Watson Room opening, Hall Lecture mark two-day celebration of IBM support at Vanderbilt
Vanderbilt will open the Watson Room at the Wond’ry, and IBM Vice President Robert Sutor will give the School of Engineering’s John R. and Donna S. Hall Lecture, as part of a two-day celebration of IBM support at Vanderbilt University Sept. 19–20.
Vanderbilt will open the Watson Room beginning at 5 p.m. Wednesday, Sept. 19, on the Wond’ry’s second floor, followed by a reception and poster session at 5:30 p.m. featuring the School of Engineering’s IBM Graduate Fellows. Joining Sutor at the event will be Naguib Attia, vice president, and Kimberly Greene Starks, executive architect, of Global University Programs at IBM.
Rather than a physical space, the Watson Room is a suite of products and services provided by IBM that will be located at and supported by the Wond’ry. These products and services are open to the entire Vanderbilt campus. Training sessions, workshops and demonstrations will begin Sept. 19 at the Watson Room opening and will continue throughout the academic year.
On Thursday, Sept. 20, Sutor, vice president for IBM Q Strategy and Ecosystem at IBM Research, will present “Quantum Computing: Don’t Count Your Qubits Before They’re Hatched” at 4:10 p.m. in Jacobs Believed in Me Auditorium at Featheringill Hall. A reception will follow the lecture in Adams Atrium. Sutor’s talk is part of the John R. and Donna S. Hall Engineering Lecture Series.
Sutor will discuss the basics of the technology, the motivation for quantum computing, and the outlook for the future. “I’ll especially emphasize the roles academic institutions will have in research and in driving the next generation of educated potential quantum computer users,” Sutor said. IBM Q quantum devices are accessed using Qiskit, a modular, open-source programming framework.
Learn more about the Sept. 20 lecture here. Both events are free and open to the Vanderbilt community.
The IBM Graduate Fellows Program was established in 1981 as an endowed fund to support highly competitive graduate students in all engineering departments. There are 20 student fellows for 2018-19. The fellowship allows these students to pursue research areas of interest and is used as an incentive to attract the best and brightest to attend Vanderbilt’s School of Engineering for their doctoral studies.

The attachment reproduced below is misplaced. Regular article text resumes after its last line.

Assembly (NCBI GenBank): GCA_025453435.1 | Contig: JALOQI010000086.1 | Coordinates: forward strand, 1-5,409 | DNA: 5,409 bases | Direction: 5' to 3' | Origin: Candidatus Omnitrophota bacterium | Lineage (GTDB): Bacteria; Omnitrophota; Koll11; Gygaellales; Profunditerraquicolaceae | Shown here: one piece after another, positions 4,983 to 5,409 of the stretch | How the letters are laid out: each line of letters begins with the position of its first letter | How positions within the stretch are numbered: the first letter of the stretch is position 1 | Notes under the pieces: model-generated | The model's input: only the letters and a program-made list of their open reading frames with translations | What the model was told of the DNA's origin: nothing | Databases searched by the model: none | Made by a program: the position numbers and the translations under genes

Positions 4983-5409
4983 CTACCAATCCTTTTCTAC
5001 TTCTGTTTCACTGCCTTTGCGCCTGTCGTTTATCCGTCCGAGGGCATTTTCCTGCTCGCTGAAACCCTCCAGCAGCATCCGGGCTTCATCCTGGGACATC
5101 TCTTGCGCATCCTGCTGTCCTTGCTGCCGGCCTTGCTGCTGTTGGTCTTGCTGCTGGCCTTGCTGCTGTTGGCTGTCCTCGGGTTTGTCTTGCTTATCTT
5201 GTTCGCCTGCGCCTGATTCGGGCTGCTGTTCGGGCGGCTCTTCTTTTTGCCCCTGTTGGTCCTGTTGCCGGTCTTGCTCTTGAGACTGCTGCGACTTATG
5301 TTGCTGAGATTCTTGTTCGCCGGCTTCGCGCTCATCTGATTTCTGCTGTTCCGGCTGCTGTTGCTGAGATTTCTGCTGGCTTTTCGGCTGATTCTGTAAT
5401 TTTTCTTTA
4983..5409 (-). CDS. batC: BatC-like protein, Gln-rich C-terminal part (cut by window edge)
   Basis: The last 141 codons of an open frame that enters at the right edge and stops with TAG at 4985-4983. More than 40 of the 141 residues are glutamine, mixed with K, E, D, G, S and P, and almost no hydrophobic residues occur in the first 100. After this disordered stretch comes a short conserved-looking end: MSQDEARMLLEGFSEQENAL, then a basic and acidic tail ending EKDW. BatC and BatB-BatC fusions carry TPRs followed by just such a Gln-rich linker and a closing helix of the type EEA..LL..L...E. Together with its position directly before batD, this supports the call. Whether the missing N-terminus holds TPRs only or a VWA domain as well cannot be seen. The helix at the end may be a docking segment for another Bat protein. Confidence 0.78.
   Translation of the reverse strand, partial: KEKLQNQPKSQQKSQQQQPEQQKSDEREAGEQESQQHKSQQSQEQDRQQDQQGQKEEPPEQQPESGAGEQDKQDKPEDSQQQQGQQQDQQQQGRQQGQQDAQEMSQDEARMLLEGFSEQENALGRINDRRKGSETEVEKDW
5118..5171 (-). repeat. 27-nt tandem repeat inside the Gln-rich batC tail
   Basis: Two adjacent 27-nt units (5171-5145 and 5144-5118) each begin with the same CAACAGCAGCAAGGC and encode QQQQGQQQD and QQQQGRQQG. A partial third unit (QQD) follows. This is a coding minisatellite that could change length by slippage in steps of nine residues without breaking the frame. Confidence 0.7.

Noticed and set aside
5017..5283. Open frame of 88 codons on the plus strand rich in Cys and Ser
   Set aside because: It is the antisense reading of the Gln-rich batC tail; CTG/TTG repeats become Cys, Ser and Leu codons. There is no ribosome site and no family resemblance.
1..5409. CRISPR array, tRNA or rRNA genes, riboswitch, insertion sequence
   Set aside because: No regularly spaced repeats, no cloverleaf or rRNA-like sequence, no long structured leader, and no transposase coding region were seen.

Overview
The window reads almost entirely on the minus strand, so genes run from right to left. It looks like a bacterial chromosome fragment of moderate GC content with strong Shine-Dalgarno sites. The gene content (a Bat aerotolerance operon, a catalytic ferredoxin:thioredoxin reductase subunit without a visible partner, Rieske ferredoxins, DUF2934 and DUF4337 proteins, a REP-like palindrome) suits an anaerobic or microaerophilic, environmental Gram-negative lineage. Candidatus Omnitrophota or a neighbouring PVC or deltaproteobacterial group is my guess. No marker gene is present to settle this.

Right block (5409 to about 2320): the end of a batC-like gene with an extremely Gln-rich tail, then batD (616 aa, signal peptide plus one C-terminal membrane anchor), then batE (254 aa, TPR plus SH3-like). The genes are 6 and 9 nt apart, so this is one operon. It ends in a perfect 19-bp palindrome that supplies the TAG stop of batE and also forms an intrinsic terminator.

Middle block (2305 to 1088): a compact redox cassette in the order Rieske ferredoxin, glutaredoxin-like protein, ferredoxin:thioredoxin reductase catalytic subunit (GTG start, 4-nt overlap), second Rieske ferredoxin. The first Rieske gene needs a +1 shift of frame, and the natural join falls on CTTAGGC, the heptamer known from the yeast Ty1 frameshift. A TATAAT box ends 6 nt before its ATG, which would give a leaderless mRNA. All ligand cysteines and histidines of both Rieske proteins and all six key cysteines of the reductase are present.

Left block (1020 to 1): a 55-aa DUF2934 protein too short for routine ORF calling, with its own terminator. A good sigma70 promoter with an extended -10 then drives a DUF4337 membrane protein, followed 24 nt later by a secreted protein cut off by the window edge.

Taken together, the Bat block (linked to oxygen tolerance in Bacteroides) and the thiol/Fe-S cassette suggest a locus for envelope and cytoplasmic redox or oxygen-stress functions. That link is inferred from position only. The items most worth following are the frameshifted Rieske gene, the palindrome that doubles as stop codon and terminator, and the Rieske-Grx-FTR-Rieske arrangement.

Fourth-year fellows are Chad Carpenter and Andres Martinez Guerra, mechanical engineering; Paul Johnson, environmental engineering.
Third-year fellows are Haley Alexander Adams, computer science; Ke Ding, environmental engineering; Justin B. Gilmer, interdisciplinary materials science; Charles Hartsell, electrical engineering; Margaret Rox, mechanical engineering.
Second-year fellows are Max Emerson, mechanical engineering; Colin Hansen, computer science; Yingxiao Kong and Daniel Perrucci, civil engineering; Joseph Matson, interdisciplinary materials science.
First-year fellows are Alberto Esteban-Linares, mechanical engineering; Yulin Guo, civil engineering; Megan Harkema, environmental engineering; Elena Kovalik, interdisciplinary materials science; Ali Ozdagli, computer science; Yucheng Tang and Hanyu Zheng, environmental engineering.
Other IBM workshop events planned for 2018-19 include:
TJBot Module/TJBot Series
Aug. 22-Sept. 21
Sept. 24-Oct. 26
Oct. 26-Dec. 5
Mondays-Wednesdays-Fridays, 12:10-1 p.m.
Sept. 4-Sept. 25
Oct. 2-Oct. 23
Tuesdays, 5-6:15 p.m.
Project Debater Exhibit
Jan. 15-Feb. 5
Feb. 19-March 12
March 26-April 16
Tuesdays, 5-6:15 p.m.
Quantum Computing Seminar
Design Day Presentation